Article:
It is quite possible that Alfredo Serrano Mancilla’s book* is already in the hands of a screenwriter to make a film of intrigue, suspense and a happy ending. If it isn’t, it should be. Serrano Mancilla, the protagonist of this story, tells in first person how a few people articulated the way to save Evo Morales’ life hours after the coup d’état that overthrew him on 10 November 2019 (1).

By Pedro Brieger

The author, who was a key player, provides in the book previously unknown details of how Evo Morales, along with his vice-president Alvaro García Linera and health minister Gabriela Montaño, were rescued from deep Bolivia and transferred to Mexico.

The book articulates three aspects. The first is the classic suspense of a true thriller. Although we already know that there is a happy ending, it creates a suspense that makes your skin crawl page after page, because the rescue operation had multiple setbacks that were resolved minute by minute and against the clock. The second is political, as it is the narration of a coup d’état from the point of view of the actors who activated the international rescue of the deposed president, an unprecedented event in Latin American history.

The political plot had the government of President Andrés Manuel López Obrador as the main battering ram who, upon learning of the situation and without wasting time, sent a plane to rescue Evo. What a paradox, in Mexico it was said that AMLO was not interested in foreign policy.

The other relevant actor was Alberto Fernández, who was elected president a few days before the coup and who had not taken office and did not manage the levers of the Argentine state governed by Mauricio Macri. The voices of the political actors are gradually being pieced together as the few hours elapsed between the moment Morales was overthrown and his arrival in Mexico. There are also those who have denied any kind of aid, such as Mauricio Macri and Ecuador’s President Lenín Moreno.

The third aspect, and perhaps the most novel, is what Serrano defines as “the geopolitics of generosity”. Serrano introduces a new sociological concept hitherto ignored and which represents a contribution to social science studies. Much has been said about solidarity, and Mexico has shown great signs of opening its territory to persecuted people, some emblematic and famous, such as Leon Trotsky, and others anonymous, who found refuge by escaping “with the clothes on their backs” from murderous dictatorships. Serrano finds in generosity and kindness a common thread between the Mexican foreign ministry officials – who quickly set to work to save Evo’s life – and the woman who selflessly leaves her home in Buenos Aires for him to settle in as soon as he arrives in Argentina.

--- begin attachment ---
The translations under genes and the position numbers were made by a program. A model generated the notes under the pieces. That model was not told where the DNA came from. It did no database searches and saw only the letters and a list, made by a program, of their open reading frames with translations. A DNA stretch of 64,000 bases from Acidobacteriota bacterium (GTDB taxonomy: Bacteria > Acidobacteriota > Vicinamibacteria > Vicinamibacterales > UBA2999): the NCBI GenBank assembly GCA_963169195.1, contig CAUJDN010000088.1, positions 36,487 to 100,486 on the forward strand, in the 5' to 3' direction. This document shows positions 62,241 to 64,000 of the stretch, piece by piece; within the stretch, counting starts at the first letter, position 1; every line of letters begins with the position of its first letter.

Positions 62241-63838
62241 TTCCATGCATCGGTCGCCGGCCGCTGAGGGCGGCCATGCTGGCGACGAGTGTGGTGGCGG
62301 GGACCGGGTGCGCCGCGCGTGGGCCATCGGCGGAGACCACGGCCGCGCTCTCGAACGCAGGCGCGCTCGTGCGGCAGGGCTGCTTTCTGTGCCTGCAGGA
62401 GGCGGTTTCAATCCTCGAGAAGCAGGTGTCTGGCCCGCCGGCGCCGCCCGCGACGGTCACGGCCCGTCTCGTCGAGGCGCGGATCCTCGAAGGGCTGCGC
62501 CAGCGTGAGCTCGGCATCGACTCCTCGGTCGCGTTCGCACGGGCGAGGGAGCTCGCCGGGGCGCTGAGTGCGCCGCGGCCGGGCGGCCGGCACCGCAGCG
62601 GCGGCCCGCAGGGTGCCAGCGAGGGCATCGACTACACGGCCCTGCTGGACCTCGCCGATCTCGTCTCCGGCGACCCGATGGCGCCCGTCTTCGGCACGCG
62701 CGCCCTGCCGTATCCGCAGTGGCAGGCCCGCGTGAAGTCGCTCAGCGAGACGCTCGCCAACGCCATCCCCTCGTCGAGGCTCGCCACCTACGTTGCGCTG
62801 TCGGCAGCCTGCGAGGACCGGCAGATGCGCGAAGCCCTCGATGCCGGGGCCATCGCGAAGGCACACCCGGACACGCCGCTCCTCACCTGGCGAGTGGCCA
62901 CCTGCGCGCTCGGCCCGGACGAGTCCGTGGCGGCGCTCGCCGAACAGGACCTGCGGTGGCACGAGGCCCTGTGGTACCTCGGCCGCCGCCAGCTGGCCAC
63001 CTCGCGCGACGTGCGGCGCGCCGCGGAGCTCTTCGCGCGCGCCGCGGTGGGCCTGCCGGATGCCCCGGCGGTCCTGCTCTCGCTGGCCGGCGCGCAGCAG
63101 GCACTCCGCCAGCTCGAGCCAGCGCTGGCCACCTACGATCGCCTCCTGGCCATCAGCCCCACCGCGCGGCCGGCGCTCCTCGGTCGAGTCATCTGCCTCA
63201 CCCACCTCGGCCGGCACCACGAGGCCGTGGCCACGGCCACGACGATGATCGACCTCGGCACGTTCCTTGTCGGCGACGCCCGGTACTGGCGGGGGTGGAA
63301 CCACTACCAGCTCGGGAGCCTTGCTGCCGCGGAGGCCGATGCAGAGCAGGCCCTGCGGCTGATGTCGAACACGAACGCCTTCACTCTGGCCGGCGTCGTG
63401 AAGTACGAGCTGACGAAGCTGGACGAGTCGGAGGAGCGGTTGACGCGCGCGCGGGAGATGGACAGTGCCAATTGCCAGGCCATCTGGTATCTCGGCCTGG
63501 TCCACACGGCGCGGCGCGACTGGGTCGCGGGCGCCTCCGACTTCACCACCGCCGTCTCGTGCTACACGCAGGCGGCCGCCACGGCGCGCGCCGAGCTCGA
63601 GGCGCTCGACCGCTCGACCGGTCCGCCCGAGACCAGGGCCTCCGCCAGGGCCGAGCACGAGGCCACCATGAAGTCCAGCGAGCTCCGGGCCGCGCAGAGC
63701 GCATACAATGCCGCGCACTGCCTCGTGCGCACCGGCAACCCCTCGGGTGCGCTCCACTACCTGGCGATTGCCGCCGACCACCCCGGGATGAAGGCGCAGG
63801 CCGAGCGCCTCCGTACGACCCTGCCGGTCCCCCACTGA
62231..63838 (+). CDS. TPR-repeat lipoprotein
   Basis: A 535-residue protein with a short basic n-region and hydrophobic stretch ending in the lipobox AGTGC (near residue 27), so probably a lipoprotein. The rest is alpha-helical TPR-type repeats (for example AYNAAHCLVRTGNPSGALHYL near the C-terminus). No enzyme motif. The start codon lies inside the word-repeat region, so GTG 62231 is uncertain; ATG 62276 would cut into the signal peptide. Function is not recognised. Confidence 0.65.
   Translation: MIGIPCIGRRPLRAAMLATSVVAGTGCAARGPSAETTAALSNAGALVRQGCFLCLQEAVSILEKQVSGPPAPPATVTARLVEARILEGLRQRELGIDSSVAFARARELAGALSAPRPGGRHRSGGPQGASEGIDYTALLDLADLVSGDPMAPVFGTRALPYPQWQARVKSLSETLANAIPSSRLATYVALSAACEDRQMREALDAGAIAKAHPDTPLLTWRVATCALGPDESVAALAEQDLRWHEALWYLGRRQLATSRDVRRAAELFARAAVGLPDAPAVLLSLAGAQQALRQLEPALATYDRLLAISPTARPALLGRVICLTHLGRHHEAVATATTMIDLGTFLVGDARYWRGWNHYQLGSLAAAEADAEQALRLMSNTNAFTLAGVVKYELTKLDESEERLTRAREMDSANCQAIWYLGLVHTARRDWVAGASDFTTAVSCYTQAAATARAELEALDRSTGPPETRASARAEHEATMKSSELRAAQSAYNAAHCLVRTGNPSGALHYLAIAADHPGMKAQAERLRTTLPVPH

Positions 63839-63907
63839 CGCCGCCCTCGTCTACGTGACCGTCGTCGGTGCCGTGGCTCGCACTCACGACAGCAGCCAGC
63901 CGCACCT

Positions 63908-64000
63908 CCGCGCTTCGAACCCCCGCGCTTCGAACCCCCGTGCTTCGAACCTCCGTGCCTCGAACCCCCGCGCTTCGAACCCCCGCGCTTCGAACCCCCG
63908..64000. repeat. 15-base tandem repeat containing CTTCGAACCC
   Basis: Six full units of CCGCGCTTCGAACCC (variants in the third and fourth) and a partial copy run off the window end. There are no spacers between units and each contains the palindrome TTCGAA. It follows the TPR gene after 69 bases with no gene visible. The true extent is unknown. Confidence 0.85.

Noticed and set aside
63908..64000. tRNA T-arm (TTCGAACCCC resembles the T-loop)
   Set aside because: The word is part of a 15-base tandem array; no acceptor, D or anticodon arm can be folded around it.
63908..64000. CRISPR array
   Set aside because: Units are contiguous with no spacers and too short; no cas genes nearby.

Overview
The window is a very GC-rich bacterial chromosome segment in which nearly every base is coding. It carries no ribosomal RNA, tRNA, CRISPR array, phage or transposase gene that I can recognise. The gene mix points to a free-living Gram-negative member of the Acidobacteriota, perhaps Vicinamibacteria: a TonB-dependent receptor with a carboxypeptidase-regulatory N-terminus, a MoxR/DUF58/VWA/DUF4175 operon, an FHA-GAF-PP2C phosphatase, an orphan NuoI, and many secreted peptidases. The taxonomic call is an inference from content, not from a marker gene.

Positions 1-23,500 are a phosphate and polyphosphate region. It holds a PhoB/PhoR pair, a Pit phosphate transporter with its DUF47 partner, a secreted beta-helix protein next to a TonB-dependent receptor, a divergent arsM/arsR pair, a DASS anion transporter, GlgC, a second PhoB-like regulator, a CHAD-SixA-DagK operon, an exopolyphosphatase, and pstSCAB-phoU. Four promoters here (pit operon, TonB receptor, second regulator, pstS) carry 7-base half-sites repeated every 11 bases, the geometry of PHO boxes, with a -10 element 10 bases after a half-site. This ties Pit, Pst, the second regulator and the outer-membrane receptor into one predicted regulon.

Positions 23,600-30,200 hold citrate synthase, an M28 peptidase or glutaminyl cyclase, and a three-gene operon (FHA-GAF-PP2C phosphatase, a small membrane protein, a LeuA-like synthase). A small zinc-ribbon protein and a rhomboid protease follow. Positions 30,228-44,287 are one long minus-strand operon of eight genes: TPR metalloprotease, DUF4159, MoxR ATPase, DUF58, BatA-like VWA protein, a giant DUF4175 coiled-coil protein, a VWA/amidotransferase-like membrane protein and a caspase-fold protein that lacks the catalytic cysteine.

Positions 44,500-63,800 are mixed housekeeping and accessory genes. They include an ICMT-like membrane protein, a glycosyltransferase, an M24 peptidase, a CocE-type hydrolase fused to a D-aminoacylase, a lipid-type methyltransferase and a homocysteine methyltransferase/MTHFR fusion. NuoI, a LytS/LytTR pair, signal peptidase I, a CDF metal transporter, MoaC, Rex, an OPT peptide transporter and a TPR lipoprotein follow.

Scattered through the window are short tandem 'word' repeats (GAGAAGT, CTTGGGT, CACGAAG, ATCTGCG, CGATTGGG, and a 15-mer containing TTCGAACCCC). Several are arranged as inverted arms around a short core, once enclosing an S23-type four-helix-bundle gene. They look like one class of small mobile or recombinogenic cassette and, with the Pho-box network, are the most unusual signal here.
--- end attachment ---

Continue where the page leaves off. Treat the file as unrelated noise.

The English philosopher Thomas Hobbes used to say that human beings relate to each other like wolves, they eat each other. While this may be part of a philosophical debate, there is no doubt that it is inherent to capitalism, where the strongest prevail, ready to crush the weakest. In this sense, and contradicting Hobbes, the “geopolitics of generosity” that permeates Serrano Mancilla’s book goes beyond rescuing Evo. It is a hymn to life.


Alfredo Serrano Mancilla; “Evo, Operación Rescate. Una trama geopolítica en 365 días“. Editorial Sudamericana 2021.

*Sociologist, international analyst, Argentine university lecturer, director of, collaborator with the Latin American Centre for Strategic Analysis (CLAE).

The original article can be found here